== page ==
The same principle is applied to the analysis of offline purchases. The technology can identify frequent product combinations in receipts and detect trends. Employees will get insights from sales data and purchase history. This, in turn, will ease their effort in organizing product shelves and finding the right item combination and order.
AI-Powered Store Management
There is nothing new in the fact that AI development is applied for better management. The future retail transformations are not going to ruin this trend. Instead, the retail of the nearest future is going to extend it. Most ecommerce businesses know how useful it is to integrate AI-powered data into the management strategy. The same can will be done in stock management.
With AI technology integrated in offline, store associates will optimize the number of goods presented on the sales floor. Should they change the number of identical items on the shelf to increase product visibility? What product combination attracts user attention the most? The answers to these questions can be generated from AI-driven data on offline store management.
Online Predictions on the Offline Demand
At the start of the pandemic, we all witnessed how people swept products off the shelves, leaving empty spaces hereafter. While some products were in high demand, others kept being almost untouched throughout the whole period of panic. To prevent shortages, a retail business will rely on AI-powered demand prediction, one more type of future retail technology.
Demand forecasting can be relevant for both offline retail and e-commerce. The greatest advantage of AI-driven analysis is its adaptiveness. That is, to get a personalized output, you only need to choose the right input data. This can be data from digital channels or from offline store experience.
Retailers will be able to facilitate inventory management, communication, logistics, and promotion with AI. In the background of changing consumer behavior, businesses need to be aware of such data. Forecasting demands will help them build a more efficient strategy and directly influence the customer journey. Moreover, predictions on demand can help reduce the inefficient consumption of goods. This is a part of the green philosophy — one of the greatest digital transformation trends in the retail sector.
What Will We See in Brick-and-Mortar Stores?
When we think about a point of sale, we imagine a cash register that allows retailers to accept payments from clients and manage stock. Usually, the POS system in a physical store looks like this:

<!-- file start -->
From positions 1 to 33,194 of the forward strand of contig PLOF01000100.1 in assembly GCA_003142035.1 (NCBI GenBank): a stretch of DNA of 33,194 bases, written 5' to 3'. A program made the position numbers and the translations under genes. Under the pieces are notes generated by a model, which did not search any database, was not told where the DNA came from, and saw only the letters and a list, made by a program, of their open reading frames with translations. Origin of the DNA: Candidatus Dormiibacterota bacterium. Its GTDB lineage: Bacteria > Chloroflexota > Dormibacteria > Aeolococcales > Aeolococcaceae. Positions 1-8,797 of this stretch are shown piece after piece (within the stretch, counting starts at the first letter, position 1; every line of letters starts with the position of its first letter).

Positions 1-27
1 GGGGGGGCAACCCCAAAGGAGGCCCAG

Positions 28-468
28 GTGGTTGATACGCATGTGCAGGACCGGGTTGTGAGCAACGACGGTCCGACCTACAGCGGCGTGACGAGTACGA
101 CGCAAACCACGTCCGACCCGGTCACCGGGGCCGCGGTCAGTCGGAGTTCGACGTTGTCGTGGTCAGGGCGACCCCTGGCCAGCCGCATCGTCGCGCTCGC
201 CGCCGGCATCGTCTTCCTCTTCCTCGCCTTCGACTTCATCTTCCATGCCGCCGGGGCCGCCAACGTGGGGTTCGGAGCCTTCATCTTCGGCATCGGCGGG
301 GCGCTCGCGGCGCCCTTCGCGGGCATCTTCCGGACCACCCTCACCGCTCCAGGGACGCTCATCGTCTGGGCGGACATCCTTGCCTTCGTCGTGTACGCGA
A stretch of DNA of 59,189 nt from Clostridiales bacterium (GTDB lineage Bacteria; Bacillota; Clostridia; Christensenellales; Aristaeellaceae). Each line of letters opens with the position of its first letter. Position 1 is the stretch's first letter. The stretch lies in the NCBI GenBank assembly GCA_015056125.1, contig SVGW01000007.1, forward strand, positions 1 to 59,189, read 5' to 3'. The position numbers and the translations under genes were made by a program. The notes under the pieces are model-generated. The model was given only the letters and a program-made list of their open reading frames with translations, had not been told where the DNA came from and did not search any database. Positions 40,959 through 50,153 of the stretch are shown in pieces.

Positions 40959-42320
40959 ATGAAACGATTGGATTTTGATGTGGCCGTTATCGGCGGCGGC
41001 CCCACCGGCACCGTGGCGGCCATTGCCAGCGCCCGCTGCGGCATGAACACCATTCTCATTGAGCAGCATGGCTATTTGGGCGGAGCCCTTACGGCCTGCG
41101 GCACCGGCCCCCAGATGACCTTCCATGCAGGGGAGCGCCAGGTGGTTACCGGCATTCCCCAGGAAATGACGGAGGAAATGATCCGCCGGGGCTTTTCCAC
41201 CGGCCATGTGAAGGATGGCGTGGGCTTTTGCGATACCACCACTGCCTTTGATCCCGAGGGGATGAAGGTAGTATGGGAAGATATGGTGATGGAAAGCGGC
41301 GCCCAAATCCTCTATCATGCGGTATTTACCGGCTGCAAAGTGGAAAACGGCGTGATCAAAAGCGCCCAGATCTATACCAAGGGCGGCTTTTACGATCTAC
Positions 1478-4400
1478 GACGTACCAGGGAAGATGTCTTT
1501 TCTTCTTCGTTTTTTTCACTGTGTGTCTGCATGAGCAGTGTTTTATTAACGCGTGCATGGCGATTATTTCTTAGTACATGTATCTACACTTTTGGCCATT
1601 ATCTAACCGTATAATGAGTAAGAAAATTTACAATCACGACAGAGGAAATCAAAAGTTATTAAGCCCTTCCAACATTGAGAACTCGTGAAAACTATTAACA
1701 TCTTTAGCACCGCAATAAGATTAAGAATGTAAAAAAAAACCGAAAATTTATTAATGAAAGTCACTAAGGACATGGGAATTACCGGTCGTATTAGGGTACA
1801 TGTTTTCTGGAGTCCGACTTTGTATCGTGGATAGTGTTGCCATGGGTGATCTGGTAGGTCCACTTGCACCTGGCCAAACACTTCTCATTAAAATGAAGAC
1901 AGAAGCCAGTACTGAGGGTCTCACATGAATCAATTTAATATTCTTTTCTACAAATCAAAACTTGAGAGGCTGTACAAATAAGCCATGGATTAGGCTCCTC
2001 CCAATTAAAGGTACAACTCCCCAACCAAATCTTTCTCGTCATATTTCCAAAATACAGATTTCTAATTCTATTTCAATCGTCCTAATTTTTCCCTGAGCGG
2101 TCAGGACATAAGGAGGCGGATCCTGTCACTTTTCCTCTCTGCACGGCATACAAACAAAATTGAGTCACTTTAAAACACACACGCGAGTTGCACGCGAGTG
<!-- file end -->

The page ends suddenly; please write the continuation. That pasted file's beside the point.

What’s inside such a system? The time of primitive stock management is coming to an end. Now, we see how POS (point of sale) is becoming more complex and multi-function. Let’s look at this retail technology more in-depth.
Adjusted POS Systems
The evolution of POS systems is a powerful digitalization trend. Such systems enable retailers to manage their business in real-time. No need for manual updates. As soon as a customer or an employee makes an action in the system, it synchronizes data across channels.
With the rise of Covid-19, retailers were looking for any way to stay competitive. This is how many of them came to different forms of accepting orders. Some commerce businesses offered BOPIS (buy online and pick up in store). Others presented clients with the chance for same-day delivery. They tried to ensure that their offline stores remain relevant and maintained the balance between offline and online. This was one of the reasons why POS systems were adjusted to multichannel commerce. The latter allows for the management of stock in general and across channels.
Suppose that you have 100 items in storage. 10 items were reserved on your ecommerce website, and 23 were sold offline. You have 67 items left. But some clients decide to cancel the reserved orders and you get 5 items back to your general quantity. How to inform a store associate about the stock changes promptly? The answer is, to use a unified POS system that allows for real-time data updates and effective stock management.
Integrated Indoor Positioning
Bill Gates once said, “Your most unhappy customers are your greatest source of learning.” By investigating customer behavior, you increase the chances to convert them into a customer.
Indoor positioning is a technology that can help you reach this goal. First and foremost, indoor positioning systems (IPSs) are used for in-store navigation. Why not use GPS? A good question. GPS technology is accurate when it comes to a location as a whole. Yet, when we talk about the particular area inside the location, GPS lacks accuracy and cannot provide detailed guidance for a user.